Next week I’ll be starting to work with a new group of job seekers. It’s a two-week intensive job hunting program where twelve people receiving social assistance get the dedicated support of an Employment Counsellor in their pursuit of tracking down job leads, coaching on interviews that hopefully lead to job offers.
When they walk in on Monday morning, instead of getting down to it immediately, I’ll take the better part of two and a half hours setting up expectations. One of the things I’ll stress very early is that I’m passionate about wanting to help them as much as I can. I sincerely do want to help them realize their employment goals and become financially independent. However, I’ll also tell them one key thing; you’ve got to want it more than I want it for you.
“Find me a job”, is one common response when I ask people in this group what their expectation is of me. Finding them a job actually would take me about forty-five seconds. Helping them track down the right job that they are both qualified for and would be successful at and enjoy doing requires more time and effort. Hence, every participant has to come into that class knowing the kind of work they intend to look for. Tell me you’re looking for, ‘anything’ and that’s enough to tell me you’re not ready for this group.
Frustrating as a job search is, that roller coaster ride of looking for a job has got to be anticipated. Hard to have ups in other words if you don’t have the downs with which to contrast the two. What I really like about this time of the program – a few days prior – is the hope and anticipation that it gives to those who will attend next week. A prolonged job search usually robs people of hope over time, and so the prospect of getting some support and guidance, the chance to perhaps find out what you may have been doing wrong and correcting it, are key parts to raising their hopes.
Okay so what exactly would someone looking for a job get in terms of content in an intensive two weeks? We’ll look of course at targeting resumes, writing directed and powerful cover letters. Learning how to interview so you become memorable is in here too, but only after we first examine what an interview actually is in and of itself, what you have control over (more than you’d imagine), and what you don’t. How to conduct research on companies, current employees, culture, the job itself are covered. Social media and how to exploit it to your advantage with a strong emphasis on LinkedIn, plus the more traditional methods of job searching such as job boards, job sites on the web, newspapers and networking are all covered.
There’s also segments on problem-solving, conflict resolution, maintaining a relationship with a job coach even after the job starts, building trusting relationships, what employers are looking for in 2014, the pros and cons of both age and using temporary agencies. We’ll look at how to address tough interview questions; “Why’d you leave your last job?”, “Explain this gap on your resume?” “Why should I hire you?” and the most often asked question, “Tell me about yourself.”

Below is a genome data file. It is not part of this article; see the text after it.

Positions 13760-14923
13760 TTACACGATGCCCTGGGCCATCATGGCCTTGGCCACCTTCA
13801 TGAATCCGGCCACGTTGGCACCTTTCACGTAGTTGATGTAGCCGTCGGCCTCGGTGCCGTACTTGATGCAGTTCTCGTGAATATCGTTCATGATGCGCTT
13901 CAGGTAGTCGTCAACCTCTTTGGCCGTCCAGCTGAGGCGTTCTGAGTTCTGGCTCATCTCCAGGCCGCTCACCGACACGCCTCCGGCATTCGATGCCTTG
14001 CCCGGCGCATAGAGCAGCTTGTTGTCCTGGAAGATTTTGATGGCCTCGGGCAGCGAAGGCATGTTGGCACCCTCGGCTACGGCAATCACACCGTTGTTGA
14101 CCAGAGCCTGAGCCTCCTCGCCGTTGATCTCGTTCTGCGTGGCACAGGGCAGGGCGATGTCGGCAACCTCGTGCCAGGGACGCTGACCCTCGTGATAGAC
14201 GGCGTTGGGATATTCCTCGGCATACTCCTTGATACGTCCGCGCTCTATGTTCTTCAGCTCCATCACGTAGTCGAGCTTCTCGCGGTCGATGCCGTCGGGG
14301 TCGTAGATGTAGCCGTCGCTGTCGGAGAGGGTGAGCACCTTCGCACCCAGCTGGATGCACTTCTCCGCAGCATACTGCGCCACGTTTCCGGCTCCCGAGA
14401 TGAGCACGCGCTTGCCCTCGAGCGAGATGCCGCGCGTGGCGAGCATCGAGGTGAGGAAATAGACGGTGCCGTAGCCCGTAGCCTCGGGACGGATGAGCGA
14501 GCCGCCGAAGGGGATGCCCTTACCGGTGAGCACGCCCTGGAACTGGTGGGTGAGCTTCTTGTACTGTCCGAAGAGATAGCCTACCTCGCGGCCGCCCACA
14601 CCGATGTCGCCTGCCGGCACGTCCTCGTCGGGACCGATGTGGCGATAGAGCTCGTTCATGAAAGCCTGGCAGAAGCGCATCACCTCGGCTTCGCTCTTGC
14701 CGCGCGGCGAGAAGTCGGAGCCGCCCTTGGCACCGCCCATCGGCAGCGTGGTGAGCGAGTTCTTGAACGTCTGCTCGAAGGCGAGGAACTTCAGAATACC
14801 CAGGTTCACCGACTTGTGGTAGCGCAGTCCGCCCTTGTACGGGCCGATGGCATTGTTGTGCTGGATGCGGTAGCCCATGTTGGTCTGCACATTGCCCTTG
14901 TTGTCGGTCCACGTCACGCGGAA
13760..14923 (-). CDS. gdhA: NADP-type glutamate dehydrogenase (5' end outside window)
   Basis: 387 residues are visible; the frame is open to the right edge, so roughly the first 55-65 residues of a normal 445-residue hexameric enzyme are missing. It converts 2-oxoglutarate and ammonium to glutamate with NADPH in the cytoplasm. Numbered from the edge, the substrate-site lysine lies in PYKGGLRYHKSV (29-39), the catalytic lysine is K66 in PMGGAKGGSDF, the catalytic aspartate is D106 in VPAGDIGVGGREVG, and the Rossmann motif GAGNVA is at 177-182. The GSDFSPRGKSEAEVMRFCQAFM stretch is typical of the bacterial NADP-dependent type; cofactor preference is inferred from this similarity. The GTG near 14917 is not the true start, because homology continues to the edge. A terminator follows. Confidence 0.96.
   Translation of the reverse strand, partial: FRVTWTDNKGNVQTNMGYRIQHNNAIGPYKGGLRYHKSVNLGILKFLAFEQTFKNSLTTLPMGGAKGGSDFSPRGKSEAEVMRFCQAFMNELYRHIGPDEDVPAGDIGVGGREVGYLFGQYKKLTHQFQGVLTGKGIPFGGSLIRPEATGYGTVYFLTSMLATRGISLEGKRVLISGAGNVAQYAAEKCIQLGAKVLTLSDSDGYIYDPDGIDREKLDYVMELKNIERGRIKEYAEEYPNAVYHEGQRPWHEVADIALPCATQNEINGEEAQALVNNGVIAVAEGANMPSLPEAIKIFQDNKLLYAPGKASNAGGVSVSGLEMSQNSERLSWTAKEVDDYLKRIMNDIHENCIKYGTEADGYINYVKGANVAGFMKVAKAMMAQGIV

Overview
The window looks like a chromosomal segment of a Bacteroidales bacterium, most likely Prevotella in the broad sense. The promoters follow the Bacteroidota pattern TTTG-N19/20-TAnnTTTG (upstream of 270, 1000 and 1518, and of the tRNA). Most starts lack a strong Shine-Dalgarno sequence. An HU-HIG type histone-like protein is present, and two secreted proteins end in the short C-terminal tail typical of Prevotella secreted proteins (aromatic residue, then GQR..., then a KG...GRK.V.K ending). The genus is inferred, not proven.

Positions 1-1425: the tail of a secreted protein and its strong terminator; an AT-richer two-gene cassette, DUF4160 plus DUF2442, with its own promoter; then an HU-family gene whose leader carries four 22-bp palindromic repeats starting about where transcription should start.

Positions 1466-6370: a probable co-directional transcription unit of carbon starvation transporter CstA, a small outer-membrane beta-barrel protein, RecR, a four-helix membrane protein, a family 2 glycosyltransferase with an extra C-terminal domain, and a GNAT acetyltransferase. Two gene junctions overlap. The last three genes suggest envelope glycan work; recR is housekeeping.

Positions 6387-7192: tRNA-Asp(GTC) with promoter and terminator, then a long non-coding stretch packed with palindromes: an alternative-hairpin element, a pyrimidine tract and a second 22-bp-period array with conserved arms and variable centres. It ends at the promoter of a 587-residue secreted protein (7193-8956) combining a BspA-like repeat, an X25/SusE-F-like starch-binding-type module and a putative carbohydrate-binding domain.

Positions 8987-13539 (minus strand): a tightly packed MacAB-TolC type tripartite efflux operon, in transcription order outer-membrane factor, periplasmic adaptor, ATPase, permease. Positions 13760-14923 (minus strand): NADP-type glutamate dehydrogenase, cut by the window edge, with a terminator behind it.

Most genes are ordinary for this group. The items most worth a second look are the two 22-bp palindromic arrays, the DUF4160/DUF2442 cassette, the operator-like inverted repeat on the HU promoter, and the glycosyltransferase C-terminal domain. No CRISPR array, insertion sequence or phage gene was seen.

There’s time spent on gathering references, tracking your job search, learning from failure, determining the style of leadership you’d function best under, clothing choices, grooming, non-verbal communication and the whole before, during and after the interview routine. And if this sounds like a full two weeks already, consider that for the bulk of the days, clients are expected to job search. It’s the client who has to actually do the job of looking for a job. You see, when they get the call inviting them to an interview, I want them to feel good about having got it themselves. When they get offered the job and give me credit, I want to pay it back and tell them they got it themselves because I wasn’t there with them. You CAN build someone’s self-respect and self-esteem and then…look what they can accomplish!
But all of the above, (and there’s more content I assure you) is only going to eventually lead to securing a good job or career if the person wants it more than I want it for them. It starts with an attitude of hunger; you have to want work. It also means being open to honest feedback and having your shortcomings pointed out to you and then choosing to do something about them instead of becoming defensive. It’s about having a positive attitude in the wake of employer rejections, knowing that with each and every job you research and apply to you are learning and getting better at doing things for yourself in the best way possible.
That little voice of doubt that whispers in your ear that you’ll fail? Everybody who has ever lived has probably had that voice whisper to them from time to time. Small successes; one built on another, can build momentum and silence that voice, replacing it with a voice that speaks much louder, “NOT ONLY CAN I DO IT, I DID IT!”
But for now, wanting it bad is a good start. Next up; putting into action what wanting alone will not achieve.